Some people claim that public museums and art galleries will not be needed because people can see historical objects and works of art by using a computer. To what extent do you agree or disagree with this opinion?
With the rise of information technology, some commentators believe the Internet will replace museums and art exhibitions since all exhibits are available via websites. I disagree with this point of view for the following reasons.
On the one hand, there are two main points why people choose to surf the net to access historical objects and works of art. Firstly, the Internet is free and extremely accessible. For instance, even a person who does not have internet access at home can browse the contents of museums worldwide in cafes and libraries. Secondly, online museums and exhibitions offer customers many different services that before could only be accessed by actually visiting the institution. Furthermore, online museums and art galleries are open for business 24 hours a day/365 days a year.
On the other hand, visiting museums and exhibitions are, in my view, a crucial and indispensable part of society. We can argue that museums are, in fact, repositories of a cultures memory. Clearly, visiting such institutions offers the visitor a first hand experience which is more unique than any virtual experience on a computer. In other words, an online-based visit to an artifact cannot replace the experience of personally observing the objects. For example, one only has to visit the Louvre in Paris to see the crowds of people admiring Leonardo’s Mona Lisa to understand the power of history and art.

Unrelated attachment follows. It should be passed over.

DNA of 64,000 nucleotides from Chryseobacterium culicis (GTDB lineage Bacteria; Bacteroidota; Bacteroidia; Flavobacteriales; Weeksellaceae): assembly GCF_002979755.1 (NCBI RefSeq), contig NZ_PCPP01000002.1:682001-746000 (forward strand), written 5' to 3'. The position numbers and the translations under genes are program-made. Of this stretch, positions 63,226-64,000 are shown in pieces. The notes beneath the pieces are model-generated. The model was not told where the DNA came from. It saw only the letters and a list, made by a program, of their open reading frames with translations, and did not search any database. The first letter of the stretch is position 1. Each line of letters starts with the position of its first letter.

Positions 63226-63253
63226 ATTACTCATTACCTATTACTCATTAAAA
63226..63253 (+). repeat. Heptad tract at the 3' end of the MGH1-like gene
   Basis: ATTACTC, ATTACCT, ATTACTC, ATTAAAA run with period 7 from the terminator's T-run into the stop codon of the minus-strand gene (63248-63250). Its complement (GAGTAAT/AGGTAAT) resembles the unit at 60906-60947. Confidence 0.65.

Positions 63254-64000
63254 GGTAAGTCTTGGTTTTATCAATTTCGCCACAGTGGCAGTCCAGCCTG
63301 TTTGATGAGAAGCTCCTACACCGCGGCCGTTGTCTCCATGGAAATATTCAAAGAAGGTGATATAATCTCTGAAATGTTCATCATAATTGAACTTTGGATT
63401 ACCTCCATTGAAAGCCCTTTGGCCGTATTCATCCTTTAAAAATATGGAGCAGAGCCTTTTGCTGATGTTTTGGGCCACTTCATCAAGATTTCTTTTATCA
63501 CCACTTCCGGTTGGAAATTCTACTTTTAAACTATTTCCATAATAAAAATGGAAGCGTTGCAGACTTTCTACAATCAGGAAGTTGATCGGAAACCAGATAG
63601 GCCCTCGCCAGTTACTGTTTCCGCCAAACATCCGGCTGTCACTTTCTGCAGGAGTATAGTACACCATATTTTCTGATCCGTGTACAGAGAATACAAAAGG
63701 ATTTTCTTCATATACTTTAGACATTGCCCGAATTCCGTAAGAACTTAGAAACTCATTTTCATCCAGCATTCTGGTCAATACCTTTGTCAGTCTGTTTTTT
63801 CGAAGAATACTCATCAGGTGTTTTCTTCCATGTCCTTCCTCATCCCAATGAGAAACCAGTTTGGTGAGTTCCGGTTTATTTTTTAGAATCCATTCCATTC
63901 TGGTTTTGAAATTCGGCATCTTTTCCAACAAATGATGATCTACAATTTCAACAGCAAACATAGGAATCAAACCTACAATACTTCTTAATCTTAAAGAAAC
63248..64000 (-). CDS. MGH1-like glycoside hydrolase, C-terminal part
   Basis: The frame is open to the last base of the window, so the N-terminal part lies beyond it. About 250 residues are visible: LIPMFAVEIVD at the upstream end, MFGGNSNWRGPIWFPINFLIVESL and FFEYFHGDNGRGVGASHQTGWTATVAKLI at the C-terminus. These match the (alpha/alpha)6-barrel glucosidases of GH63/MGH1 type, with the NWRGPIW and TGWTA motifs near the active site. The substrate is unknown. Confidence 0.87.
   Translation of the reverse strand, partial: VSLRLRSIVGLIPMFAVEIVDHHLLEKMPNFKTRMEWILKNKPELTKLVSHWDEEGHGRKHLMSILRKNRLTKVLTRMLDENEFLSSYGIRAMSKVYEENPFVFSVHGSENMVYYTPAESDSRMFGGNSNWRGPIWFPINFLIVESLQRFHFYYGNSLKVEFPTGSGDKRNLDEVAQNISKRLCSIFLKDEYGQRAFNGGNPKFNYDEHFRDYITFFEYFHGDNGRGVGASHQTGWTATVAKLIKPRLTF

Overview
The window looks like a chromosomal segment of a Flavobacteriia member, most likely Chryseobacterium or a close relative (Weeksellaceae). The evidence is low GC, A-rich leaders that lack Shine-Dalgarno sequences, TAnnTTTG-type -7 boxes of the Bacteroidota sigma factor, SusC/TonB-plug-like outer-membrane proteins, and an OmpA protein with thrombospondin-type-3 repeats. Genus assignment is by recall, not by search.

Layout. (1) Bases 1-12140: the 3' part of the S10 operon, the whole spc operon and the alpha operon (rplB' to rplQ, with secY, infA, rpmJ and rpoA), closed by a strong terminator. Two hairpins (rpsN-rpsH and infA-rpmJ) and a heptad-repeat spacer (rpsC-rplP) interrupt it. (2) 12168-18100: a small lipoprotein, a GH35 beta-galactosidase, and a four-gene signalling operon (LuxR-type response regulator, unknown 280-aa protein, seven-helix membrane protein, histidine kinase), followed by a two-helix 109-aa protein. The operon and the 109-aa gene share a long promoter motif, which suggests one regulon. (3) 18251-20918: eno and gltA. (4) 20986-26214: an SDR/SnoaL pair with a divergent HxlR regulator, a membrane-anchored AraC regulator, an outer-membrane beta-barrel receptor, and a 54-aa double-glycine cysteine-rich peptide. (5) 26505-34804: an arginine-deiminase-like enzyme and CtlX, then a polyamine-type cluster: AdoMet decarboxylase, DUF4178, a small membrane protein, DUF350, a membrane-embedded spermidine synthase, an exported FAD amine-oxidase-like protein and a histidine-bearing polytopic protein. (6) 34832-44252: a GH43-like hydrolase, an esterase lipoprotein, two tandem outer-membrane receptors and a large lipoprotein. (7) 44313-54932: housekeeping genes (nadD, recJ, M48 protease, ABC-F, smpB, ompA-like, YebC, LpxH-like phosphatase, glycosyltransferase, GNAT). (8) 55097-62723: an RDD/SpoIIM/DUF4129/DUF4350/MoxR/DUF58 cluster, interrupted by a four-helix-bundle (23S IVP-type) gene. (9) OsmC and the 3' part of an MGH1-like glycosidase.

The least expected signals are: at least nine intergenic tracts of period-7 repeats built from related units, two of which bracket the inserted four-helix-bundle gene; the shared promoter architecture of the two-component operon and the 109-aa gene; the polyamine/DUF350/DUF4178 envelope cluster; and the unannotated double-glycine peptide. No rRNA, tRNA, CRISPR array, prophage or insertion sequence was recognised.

To sum up, even though online-based information is a convenient way to learn about historical works and objects, museums and exhibitions are still important for real experiences and are irreplaceable in terms of a nations cultural memories.
By Dr Rob Burton
Exhibits (noun) Something exhibited: Each exhibit in the show took hours to assemble.
surf the net (idiom) To browse the various content of the Internet.
With the ubiquity of affordable smartphones and computers, everyone from seniors to preschoolers is able to surf the net these days.
I just worry that he spends too much time surfing the net alone instead of hanging out with other kids his age.
browse (idiom) To casually or quickly look over something.
Just browse over the pamphlet—you don't have to read it word for word.
open for business (idiom) Currently operational and accepting business from clients.
We had a few setbacks with city regulators, but our new store is finally open for business!
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